OPINION (CBM) – Last August, a bill was headed to the Governor’s desk that would have helped Black students across the state with additional resources they need in school. However, the author, Assemblymember Akilah Weber pulled the bill – Assembly Bill 2774 – with a promise by Governor Gavin Newsom to stakeholders, including our Black in School Coalition, to address the issue in this January budget.
However, months later, there had been no communication from Governor Newsom’s office to our Black in School Coalition about how to address the pervasive crisis in Black student achievement in our schools. Based on our one and only 11th hour meeting with his senior staff last week, where they mostly addressed their legal fears, we have serious questions about the Governor’s commitment to Black students. On the eve of the January budget release, we want to remind Gavin Newsom of his promise.
The serious issue that needs to be addressed is that over the past few decades, Black students have been the lowest performing students in the state with 70% not meeting the English Language Arts standards and 80% not meeting math standards.
This is why I, as legal counsel for the Alpha Community Education Initiative (ACEI) and as legal counsel to the Alpha Phi Alpha Inc. Western Region Vice President for Educational Affairs, have joined the Black in School Coalition to advocate for equity in schools. Alpha Phi Alpha Fraternity, Inc. is the nation’s oldest college fraternity founded by African American men and includes luminary members such as Rev. Martin Luther King, Jr., Thurgood Marshall, Adam Clayton Powell, Willie Brown, and Ronald Dellums. Alpha Phi Alpha Fraternity’s Western Region represents 13 states. We are keeping a watchful eye on how Governor Newsom and state leaders treat California’s Black students and address the significant achievement gap.
As a part of the Black in School coalition, we advocated and supported the passage of last year’s Assembly Bill 2774 by Assemblymember Weber to close the gap and bring forward more equity.
Assembly Bill 2774 would have fixed a fundamental flaw in the state’s Local Control Funding Formula (LCFF) by creating a new supplemental grant of about $400 million a year for California’s lowest-performing subgroup of students not receiving funding. This subgroup for the last decade has been Black students regardless of income. Currently, under the LCFF the state exclusively identifies English Language Learners, low-income students, and foster/homeless youth as its highest needs students and provides them additional funding.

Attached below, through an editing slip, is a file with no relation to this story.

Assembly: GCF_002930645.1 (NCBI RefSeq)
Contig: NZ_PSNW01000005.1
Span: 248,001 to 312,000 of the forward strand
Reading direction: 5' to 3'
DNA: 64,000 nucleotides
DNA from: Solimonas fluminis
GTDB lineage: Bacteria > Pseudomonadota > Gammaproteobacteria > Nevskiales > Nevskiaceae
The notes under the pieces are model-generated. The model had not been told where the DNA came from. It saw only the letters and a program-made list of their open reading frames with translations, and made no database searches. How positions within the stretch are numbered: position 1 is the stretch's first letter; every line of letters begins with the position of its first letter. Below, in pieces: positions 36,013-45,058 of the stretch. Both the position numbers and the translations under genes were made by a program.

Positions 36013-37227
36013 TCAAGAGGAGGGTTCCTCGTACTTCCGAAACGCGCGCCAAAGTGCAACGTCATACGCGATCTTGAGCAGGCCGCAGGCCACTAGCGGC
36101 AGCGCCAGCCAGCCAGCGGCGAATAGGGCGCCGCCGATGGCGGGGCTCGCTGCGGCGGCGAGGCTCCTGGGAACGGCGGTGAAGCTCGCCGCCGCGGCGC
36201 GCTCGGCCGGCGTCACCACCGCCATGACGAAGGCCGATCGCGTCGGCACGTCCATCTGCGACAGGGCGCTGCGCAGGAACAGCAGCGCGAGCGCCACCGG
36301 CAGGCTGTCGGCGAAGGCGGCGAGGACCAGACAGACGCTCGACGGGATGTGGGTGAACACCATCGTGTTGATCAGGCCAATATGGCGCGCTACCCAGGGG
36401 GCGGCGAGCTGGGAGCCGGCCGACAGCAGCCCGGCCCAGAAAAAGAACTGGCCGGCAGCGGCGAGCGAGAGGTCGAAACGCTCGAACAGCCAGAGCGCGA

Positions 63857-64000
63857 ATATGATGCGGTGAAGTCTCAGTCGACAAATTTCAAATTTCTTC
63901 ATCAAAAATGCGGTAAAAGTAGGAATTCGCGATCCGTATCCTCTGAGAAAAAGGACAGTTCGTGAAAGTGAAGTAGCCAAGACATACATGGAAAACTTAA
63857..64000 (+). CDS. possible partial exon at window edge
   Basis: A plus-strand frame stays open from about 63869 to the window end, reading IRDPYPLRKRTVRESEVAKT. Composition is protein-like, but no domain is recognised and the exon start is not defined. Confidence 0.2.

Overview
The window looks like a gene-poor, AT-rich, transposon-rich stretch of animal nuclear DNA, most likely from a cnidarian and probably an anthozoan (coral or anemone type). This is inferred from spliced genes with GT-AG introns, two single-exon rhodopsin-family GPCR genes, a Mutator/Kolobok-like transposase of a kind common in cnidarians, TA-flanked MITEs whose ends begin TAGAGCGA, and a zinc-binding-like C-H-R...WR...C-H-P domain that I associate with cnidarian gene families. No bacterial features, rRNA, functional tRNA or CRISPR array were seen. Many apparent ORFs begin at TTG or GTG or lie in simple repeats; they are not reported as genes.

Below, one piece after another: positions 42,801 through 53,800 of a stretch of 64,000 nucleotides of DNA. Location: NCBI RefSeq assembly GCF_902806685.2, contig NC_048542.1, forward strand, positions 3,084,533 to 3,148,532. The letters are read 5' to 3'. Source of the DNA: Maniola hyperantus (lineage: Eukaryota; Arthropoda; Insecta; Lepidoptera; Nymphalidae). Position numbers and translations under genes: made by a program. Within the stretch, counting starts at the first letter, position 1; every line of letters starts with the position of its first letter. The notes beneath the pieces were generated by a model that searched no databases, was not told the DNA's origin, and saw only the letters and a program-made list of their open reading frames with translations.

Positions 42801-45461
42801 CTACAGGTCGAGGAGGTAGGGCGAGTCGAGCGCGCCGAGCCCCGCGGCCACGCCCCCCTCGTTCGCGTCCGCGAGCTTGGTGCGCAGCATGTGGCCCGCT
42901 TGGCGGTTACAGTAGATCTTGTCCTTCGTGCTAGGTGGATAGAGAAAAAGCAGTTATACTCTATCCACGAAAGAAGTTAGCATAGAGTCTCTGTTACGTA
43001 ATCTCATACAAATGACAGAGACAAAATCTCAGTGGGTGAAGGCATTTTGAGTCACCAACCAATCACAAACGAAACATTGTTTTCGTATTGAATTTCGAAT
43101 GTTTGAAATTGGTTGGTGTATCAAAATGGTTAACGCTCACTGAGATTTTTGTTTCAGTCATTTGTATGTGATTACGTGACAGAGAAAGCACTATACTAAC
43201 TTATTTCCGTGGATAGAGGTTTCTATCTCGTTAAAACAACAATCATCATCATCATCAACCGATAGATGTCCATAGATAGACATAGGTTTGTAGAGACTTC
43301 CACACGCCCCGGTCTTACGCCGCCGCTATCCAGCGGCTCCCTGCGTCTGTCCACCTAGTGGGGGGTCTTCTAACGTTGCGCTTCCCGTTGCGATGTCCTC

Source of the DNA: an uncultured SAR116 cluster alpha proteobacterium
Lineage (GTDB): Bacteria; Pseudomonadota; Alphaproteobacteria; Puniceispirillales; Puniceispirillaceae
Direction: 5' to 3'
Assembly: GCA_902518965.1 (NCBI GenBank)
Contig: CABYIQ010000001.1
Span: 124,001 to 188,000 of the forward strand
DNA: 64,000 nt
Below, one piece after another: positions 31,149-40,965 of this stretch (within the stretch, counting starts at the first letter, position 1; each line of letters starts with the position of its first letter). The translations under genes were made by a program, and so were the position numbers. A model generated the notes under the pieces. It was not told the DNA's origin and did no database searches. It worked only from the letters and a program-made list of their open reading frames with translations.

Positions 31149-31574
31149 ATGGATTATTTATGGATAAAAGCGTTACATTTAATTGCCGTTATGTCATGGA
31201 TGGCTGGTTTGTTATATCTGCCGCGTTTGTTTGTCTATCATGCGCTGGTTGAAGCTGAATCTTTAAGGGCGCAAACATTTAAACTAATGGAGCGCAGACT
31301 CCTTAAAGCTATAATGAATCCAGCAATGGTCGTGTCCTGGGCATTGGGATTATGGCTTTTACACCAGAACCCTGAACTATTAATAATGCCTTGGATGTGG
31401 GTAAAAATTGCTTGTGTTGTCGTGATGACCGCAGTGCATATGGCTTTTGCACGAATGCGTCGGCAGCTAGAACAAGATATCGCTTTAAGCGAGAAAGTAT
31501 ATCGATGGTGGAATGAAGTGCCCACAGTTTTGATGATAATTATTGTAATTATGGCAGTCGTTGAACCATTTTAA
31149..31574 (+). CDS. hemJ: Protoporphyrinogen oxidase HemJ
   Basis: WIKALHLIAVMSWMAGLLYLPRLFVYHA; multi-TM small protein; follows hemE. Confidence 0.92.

When the Governor persuaded Assemblymember Weber to pull AB 2774, we had been told it was because the Administration believed the measure violated Proposition 209, which bans Affirmative Action in California. Now, the Administration says Proposition 209 isn’t the issue. Instead, the Administration has raised the specter that they would have to go to court to defend AB 2774 against litigation from conservative groups who may make an argument related to Equal Protection under the U.S. Constitution’s 14th Amendment. I take the staff’s fears to be a “boogeyman,” of sorts. It is worth noting that there was no conservative opposition to AB 2774. Anyone familiar with Governor Newsom knows that he has never shied away from the risk of being sued. He famously challenged the Supreme Court on gay marriage and a woman’s right to choose. So why won’t he defend the rights of Black students?
When we look at the Administration’s equal protection fears, we believe the state can demonstrate that the law proposed in AB 2774 is necessary to achieve a compelling state interest, and it is narrowly tailored to achieve the compelling interest of providing assistance and funding to a group of children who are the lowest performing subgroup. In addition, there is a further compelling interest that is the interruption of the “school to prison pipeline” that many of our children face, which AB 2774 could help alleviate.
We need our leaders to lead like Thurgood Marshall did when he challenged the Topeka (Kansas) School District in Brown v. Board of Education before the U.S. Supreme Court in 1954. Thurgood Marshall wasn’t scared of the then “separate but equal” state of the law, he had the boldness and vision to argue and fight for what was right.
We need that same courage from our elected officials now especially if, like Governor Newsom, they have their eyes set on the White House.
By Cary L. Lackey, Esq., Legal Counsel for Alpha Community Education Initiative